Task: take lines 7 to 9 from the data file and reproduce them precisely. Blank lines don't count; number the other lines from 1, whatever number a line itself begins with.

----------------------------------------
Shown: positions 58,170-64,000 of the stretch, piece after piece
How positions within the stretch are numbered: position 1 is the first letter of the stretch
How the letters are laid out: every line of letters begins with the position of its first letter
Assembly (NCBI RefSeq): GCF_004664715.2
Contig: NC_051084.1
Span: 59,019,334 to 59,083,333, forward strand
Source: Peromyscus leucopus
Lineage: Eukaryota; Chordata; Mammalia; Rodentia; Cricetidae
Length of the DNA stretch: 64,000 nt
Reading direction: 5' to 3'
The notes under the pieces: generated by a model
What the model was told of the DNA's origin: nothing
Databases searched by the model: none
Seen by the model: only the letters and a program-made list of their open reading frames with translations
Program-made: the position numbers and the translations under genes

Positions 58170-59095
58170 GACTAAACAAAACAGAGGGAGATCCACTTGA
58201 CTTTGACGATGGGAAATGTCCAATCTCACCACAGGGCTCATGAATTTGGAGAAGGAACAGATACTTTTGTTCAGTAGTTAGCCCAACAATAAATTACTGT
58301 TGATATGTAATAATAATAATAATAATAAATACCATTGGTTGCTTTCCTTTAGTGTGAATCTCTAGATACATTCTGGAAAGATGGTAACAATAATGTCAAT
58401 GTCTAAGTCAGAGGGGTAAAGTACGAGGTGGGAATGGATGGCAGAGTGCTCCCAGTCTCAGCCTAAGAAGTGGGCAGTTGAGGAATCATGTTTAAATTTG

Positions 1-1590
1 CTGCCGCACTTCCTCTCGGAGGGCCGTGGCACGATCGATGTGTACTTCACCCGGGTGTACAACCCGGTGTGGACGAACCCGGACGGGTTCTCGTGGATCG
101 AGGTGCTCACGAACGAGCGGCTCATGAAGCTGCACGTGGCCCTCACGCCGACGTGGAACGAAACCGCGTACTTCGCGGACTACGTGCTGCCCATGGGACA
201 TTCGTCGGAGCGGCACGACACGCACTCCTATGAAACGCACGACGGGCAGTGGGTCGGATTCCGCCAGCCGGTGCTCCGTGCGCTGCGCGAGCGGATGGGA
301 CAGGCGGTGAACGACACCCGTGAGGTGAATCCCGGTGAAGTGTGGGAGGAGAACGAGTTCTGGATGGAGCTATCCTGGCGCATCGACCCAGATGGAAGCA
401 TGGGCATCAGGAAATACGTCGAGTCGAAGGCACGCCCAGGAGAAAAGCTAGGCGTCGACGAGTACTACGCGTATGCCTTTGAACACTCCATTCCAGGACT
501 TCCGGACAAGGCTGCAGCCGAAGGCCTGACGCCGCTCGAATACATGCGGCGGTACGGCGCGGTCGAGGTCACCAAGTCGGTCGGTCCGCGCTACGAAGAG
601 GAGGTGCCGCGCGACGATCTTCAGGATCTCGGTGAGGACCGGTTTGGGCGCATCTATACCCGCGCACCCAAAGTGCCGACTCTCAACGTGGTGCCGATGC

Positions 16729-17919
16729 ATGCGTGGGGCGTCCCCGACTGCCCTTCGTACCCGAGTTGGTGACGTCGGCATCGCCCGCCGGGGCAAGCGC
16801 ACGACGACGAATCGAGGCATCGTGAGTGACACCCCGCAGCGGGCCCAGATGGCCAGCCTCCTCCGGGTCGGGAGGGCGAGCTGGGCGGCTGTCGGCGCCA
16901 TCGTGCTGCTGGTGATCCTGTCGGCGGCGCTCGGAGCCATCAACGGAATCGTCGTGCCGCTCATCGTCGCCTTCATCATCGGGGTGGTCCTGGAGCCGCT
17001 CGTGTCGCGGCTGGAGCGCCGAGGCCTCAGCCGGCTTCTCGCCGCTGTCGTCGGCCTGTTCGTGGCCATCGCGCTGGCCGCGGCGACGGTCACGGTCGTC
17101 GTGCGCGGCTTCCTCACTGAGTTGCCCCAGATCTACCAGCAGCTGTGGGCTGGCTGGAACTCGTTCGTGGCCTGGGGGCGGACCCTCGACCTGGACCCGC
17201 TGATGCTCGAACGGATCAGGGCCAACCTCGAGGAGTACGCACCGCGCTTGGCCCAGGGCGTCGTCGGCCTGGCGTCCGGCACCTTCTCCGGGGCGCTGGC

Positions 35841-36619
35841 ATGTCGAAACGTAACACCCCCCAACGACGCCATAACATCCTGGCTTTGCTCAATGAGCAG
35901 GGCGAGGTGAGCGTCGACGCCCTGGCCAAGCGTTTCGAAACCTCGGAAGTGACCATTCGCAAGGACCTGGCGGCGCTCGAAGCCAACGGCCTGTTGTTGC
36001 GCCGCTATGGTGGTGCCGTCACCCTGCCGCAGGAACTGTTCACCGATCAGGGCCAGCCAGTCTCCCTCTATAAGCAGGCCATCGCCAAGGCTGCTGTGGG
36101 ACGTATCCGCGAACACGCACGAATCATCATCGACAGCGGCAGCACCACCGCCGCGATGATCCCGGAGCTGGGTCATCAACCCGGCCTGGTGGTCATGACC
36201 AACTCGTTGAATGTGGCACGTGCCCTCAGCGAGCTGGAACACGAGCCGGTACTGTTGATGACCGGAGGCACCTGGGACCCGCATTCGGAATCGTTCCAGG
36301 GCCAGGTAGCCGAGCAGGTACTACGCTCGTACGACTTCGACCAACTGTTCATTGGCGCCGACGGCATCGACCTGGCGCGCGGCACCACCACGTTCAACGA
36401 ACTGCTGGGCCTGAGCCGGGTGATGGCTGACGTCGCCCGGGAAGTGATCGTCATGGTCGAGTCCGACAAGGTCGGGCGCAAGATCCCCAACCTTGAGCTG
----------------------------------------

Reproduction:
Source: Peromyscus leucopus
Lineage: Eukaryota; Chordata; Mammalia; Rodentia; Cricetidae
Length of the DNA stretch: 64,000 nt